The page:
Evolution and Genetics
The theory of evolution provides a coherent explanation for all biological phenomena. All of the Faculty in the EEB Department pursue research interests to a greater or lesser extent connected to evolution. A core group of Faculty address evolutionary questions directly, at very different scales of biological organization, and they all use techniques of molecular biology to answer those questions.
Peter Andolfatto Computational and experimental population genetics of Drosophila and butterflies
Rosemary Grant & Peter Grant Population and community-level phenomena, asking such questions as how species form and what roles natural selection and hybridization play in speciation.
Laura Landweber Genomic evolution, seeking to understand the evolutionary origins of complex features, especially in microbial eukaryotes (protists).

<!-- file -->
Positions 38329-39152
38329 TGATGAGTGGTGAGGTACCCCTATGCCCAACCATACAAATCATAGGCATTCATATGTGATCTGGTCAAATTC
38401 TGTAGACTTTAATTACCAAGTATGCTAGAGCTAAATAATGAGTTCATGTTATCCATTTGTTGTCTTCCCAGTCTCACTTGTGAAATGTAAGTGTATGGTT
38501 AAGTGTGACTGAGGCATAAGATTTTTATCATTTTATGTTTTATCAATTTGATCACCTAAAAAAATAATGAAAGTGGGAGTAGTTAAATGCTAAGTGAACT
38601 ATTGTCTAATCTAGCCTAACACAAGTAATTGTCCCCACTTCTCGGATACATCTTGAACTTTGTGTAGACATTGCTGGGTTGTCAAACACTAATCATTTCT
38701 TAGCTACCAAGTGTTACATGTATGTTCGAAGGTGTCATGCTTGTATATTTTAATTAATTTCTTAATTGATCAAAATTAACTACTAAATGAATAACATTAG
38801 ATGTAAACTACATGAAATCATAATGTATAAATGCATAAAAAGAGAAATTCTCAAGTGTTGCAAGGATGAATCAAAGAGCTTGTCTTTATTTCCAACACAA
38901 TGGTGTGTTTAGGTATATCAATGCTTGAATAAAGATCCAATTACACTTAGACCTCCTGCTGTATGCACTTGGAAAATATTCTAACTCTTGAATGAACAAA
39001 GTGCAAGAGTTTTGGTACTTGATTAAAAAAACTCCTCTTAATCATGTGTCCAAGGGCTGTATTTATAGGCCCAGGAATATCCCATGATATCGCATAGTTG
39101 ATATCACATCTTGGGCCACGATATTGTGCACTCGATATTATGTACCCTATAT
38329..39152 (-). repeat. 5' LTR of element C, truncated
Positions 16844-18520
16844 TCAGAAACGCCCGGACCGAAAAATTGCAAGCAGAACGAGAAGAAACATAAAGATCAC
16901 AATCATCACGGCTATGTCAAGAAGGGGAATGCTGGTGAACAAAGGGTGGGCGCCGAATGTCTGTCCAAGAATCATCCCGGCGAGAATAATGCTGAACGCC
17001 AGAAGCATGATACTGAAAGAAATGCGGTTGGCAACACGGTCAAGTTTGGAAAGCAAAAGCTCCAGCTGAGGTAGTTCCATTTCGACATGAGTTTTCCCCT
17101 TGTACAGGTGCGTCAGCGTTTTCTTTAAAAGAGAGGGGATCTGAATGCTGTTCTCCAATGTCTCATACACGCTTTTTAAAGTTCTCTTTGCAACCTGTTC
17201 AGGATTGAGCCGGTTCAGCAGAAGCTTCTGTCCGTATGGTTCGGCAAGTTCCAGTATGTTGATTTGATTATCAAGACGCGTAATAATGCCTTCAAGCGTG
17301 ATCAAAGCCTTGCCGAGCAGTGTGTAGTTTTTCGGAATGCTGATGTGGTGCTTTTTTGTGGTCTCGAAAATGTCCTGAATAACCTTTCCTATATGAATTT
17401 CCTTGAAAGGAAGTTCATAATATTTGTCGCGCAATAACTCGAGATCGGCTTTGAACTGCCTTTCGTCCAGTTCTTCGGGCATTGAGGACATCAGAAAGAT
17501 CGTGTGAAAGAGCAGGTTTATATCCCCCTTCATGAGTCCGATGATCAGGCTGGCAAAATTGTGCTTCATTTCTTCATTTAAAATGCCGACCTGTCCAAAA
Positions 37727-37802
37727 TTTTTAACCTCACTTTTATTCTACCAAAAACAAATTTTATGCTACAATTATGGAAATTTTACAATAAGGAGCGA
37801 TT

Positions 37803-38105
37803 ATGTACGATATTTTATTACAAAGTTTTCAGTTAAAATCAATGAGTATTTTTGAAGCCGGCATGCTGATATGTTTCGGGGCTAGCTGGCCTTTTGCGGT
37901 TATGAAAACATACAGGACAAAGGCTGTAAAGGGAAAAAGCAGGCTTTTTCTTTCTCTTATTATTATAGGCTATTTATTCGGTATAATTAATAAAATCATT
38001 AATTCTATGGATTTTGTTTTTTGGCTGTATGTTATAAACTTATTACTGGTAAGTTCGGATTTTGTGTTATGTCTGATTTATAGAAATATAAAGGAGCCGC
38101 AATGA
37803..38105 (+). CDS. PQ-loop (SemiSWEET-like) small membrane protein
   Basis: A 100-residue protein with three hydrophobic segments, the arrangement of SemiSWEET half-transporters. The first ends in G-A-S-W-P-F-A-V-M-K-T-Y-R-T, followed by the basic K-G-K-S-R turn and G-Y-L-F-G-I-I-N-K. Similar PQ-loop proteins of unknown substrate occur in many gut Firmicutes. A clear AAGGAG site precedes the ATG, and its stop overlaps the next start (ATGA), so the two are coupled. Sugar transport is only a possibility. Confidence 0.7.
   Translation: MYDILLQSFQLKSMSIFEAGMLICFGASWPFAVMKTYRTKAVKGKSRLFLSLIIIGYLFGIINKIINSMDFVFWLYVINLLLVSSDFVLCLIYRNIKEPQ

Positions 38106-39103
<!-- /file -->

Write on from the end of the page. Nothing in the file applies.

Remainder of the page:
Simon A. Levin Evolution of disease, evolution of life history strategies, evolution of stoichiometry.
Carolyn McBride Molecular basis of behavioral evolution, ecological adaptation, and speciation.
Christina Riehl Behavioral ecology, focusing on the evolution of cooperative animal societies; cooperative and parasitic breeding strategies in vertebrates; avian life-history and behavior; collective decision-making; kin recognition; communication; and cognition.
Daniel Rubenstein Evolution of behavior.
Bridgett vonHoldt My research interests go beyond the scope of studying DNA variants and include other dimensions of the genome. The convergence of genome technologies and natural history hypotheses sets the stage for exploring traditional questions of behavioral ecology, population biology, and evolutionary history at multiple genomic levels.
Thus the group spans a range of interests from RNA to macroevolution, from microbes to vertebrates, with frequent overlap with the neighboring disciplines of ecology, behavior, physiology, conservation biology and molecular biology, as well as mathematics, chemistry, physics and engineering.